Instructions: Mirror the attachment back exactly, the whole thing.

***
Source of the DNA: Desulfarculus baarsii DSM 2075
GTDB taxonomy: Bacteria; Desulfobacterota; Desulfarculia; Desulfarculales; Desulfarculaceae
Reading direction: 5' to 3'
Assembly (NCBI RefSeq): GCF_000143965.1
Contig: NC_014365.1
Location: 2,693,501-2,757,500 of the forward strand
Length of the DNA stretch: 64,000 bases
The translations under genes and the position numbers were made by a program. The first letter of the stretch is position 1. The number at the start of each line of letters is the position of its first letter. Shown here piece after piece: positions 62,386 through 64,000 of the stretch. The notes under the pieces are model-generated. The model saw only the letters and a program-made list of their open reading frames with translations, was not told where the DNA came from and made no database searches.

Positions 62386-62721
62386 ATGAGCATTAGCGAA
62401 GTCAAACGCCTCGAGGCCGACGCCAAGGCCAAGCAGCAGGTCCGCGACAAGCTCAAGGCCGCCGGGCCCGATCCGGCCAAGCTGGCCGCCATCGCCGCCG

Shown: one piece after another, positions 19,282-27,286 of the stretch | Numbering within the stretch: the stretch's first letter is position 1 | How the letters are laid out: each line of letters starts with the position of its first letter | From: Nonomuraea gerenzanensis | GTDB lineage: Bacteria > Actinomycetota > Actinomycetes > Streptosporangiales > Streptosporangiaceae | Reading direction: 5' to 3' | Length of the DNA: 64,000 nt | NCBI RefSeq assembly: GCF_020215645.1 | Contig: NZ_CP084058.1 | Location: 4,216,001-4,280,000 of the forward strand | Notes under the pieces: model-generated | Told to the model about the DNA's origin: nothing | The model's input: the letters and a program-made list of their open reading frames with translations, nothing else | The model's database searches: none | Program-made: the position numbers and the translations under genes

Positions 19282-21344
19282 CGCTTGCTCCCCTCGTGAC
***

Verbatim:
Source of the DNA: Desulfarculus baarsii DSM 2075
GTDB taxonomy: Bacteria; Desulfobacterota; Desulfarculia; Desulfarculales; Desulfarculaceae
Reading direction: 5' to 3'
Assembly (NCBI RefSeq): GCF_000143965.1
Contig: NC_014365.1
Location: 2,693,501-2,757,500 of the forward strand
Length of the DNA stretch: 64,000 bases
The translations under genes and the position numbers were made by a program. The first letter of the stretch is position 1. The number at the start of each line of letters is the position of its first letter. Shown here piece after piece: positions 62,386 through 64,000 of the stretch. The notes under the pieces are model-generated. The model saw only the letters and a program-made list of their open reading frames with translations, was not told where the DNA came from and made no database searches.

Positions 62386-62721
62386 ATGAGCATTAGCGAA
62401 GTCAAACGCCTCGAGGCCGACGCCAAGGCCAAGCAGCAGGTCCGCGACAAGCTCAAGGCCGCCGGGCCCGATCCGGCCAAGCTGGCCGCCATCGCCGCCG

Shown: one piece after another, positions 19,282-27,286 of the stretch | Numbering within the stretch: the stretch's first letter is position 1 | How the letters are laid out: each line of letters starts with the position of its first letter | From: Nonomuraea gerenzanensis | GTDB lineage: Bacteria > Actinomycetota > Actinomycetes > Streptosporangiales > Streptosporangiaceae | Reading direction: 5' to 3' | Length of the DNA: 64,000 nt | NCBI RefSeq assembly: GCF_020215645.1 | Contig: NZ_CP084058.1 | Location: 4,216,001-4,280,000 of the forward strand | Notes under the pieces: model-generated | Told to the model about the DNA's origin: nothing | The model's input: the letters and a program-made list of their open reading frames with translations, nothing else | The model's database searches: none | Program-made: the position numbers and the translations under genes

Positions 19282-21344
19282 CGCTTGCTCCCCTCGTGAC